Apparently new super minister Steven Joyce (Minister of Science & Innovation, Economic Development and Tertiary Education, Skills & Employment) likes to dive deep into details of a new role or portfolio before surfacing with a strategic direction.
So, as he tries to figure out the government’s lines of science and innovation attack for the coming three years, let him consider failure.
Specifically in New Zealand’s case, with consideration of the Kiwi psyche, the opportunity he has to redefine so-called failure, and promote innovation.
Considering that Joyce is on the (hopefully) revenue-creating side of the equation, how he ramps up the return on investment from his three portfolios is crucial for New Zealand.
However, if Joyce is looking for an easy win he could do much worse than further tweak our notion of failure.
As he cranks up the ‘innovation’ part of MSI, part of the message to Kiwis should be to have a go and more especially ‘have another go’.
Failure under such a scenario, can be defined as non-success due to a combination of factors – assuming someone’s not an absolute idiot.
Alternatively, it could be – as our American friends refer to it – ‘experience’. After all, it was such experience that enabled Tait Electronics to re-emerge, phoenix-like when it went to the wall twice.
Joyce is sure to have experienced setbacks from when he set up Energy FM in 1984 and expanded it to become RadioWorks with 22 stations and 650 staff under its wing when it was sold in 2001.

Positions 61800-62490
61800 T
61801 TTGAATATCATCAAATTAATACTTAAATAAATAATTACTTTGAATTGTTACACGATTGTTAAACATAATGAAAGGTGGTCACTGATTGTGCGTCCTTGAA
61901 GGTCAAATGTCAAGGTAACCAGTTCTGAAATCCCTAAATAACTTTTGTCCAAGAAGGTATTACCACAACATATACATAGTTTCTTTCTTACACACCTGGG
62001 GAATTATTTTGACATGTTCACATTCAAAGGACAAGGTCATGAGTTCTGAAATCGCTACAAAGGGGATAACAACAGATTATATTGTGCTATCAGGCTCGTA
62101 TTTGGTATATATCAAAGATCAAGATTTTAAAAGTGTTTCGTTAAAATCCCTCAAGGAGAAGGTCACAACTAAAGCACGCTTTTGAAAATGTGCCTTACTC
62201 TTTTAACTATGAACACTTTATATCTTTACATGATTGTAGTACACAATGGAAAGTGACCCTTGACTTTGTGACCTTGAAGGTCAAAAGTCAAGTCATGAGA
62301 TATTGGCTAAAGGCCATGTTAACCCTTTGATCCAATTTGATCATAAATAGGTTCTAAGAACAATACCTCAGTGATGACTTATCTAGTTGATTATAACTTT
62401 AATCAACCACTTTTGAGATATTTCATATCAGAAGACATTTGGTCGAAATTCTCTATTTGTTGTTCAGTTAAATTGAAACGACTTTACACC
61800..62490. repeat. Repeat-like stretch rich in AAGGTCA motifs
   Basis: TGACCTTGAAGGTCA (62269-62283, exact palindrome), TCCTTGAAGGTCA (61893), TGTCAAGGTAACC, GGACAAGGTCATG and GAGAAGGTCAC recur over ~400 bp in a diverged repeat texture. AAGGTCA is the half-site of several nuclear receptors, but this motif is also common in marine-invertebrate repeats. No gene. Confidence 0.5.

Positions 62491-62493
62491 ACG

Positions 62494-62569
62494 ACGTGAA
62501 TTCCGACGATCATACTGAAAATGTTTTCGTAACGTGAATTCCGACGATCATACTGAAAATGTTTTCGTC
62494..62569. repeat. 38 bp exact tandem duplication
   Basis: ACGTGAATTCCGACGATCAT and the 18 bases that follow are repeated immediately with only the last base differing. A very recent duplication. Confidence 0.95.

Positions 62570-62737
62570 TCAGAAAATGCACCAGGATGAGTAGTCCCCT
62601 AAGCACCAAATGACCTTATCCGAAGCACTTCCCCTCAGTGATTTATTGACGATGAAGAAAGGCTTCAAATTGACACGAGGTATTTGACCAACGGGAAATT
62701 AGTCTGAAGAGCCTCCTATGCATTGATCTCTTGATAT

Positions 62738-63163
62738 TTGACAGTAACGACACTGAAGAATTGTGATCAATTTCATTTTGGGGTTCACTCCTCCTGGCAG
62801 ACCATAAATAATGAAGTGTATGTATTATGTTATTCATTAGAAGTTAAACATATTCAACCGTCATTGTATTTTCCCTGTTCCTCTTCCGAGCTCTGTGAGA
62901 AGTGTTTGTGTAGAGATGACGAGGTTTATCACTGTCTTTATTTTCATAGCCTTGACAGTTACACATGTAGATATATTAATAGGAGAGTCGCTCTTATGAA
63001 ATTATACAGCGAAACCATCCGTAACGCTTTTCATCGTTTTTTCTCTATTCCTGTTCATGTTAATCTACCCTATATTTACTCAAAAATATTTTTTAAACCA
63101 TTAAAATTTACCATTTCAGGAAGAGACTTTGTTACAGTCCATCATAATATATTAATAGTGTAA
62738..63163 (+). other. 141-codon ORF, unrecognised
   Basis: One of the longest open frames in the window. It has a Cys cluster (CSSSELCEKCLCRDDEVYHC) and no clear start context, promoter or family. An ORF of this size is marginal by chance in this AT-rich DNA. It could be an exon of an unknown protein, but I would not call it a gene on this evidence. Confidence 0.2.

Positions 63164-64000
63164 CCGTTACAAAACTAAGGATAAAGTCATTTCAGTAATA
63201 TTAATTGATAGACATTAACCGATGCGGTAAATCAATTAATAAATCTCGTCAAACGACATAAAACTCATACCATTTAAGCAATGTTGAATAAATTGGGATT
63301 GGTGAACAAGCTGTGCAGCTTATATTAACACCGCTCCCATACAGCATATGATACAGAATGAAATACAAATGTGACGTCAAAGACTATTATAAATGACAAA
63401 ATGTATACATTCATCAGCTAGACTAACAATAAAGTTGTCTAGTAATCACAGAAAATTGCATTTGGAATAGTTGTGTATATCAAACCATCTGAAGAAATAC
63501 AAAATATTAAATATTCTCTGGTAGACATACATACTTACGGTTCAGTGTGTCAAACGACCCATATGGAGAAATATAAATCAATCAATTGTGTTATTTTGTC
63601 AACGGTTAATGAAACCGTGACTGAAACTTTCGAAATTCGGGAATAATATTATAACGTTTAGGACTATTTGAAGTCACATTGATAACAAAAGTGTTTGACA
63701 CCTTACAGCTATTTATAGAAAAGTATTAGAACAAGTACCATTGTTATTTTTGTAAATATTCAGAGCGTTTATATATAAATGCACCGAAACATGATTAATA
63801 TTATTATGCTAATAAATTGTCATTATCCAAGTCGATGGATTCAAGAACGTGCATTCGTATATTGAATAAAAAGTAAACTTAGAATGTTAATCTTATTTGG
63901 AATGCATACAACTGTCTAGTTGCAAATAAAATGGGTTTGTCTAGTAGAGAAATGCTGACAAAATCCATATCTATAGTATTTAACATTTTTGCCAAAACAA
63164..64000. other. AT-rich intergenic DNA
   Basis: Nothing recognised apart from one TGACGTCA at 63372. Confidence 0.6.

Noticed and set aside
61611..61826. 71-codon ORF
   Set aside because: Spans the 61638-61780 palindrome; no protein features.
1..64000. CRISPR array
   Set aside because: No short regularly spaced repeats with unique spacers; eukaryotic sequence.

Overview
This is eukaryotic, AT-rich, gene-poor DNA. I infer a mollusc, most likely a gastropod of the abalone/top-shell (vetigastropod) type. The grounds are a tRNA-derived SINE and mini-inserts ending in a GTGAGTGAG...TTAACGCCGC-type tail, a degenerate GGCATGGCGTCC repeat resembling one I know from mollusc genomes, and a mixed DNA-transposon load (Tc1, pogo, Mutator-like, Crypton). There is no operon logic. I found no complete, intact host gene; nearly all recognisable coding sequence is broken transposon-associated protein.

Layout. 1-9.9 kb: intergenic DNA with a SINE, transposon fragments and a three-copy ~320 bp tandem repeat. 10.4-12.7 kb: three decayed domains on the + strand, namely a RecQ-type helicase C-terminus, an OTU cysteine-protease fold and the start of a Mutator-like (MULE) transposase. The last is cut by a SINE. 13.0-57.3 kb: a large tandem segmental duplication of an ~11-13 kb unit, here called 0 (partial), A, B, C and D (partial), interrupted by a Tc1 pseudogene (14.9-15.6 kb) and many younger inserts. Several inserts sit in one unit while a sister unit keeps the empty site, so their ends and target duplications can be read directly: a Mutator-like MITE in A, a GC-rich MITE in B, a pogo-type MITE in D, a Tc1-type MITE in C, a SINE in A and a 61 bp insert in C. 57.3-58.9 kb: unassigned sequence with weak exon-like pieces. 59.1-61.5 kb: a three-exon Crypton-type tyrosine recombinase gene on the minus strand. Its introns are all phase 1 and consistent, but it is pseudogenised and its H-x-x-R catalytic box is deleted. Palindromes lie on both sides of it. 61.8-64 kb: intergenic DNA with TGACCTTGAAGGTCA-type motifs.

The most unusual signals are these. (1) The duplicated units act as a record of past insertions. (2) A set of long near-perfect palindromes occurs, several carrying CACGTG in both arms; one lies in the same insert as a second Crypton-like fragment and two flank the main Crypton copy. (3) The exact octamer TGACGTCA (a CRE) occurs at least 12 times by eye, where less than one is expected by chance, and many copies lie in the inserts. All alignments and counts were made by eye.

He’ll appreciate that success isn’t an overnight thing, and that sometimes, in fact more than half the time, new businesses fail.
Particularly in the clever technology, smart use of natural resources, food and IT areas – sectors with potential for New Zealand to globally scale – a heck of a lot of businesses are going to fall over.
More important is that we learn the lessons, and apply them to the next venture.
Joyce has the opportunity to spout a new mantra on behalf of all New Zealanders.
It’s not necessarily something that bureaucrats lower down the science and innovation food chain can do – since no government worker wants to be associated with ‘failure’.
Therefore Joyce, in throwing out a national challenge that success and its close cousin failure is to be celebrated and promoted, has a much better chance of cranking up the revenue side of the equation by giving ourselves permission to ‘have a go’.
Sure, there will be some failures.
But there will likely also be some outrageous successes.
The areas likely to take off are as Sir Paul Callaghan describes as niche/niche. That is, tightly defined segments of a larger business/science area, in which a Kiwi company is particularly strong and makes good margins.
So, redefine failure as a revenue-enhancing philosophy.
The ball’s in your court Steve.
This post originally appeared on Sciblogs.
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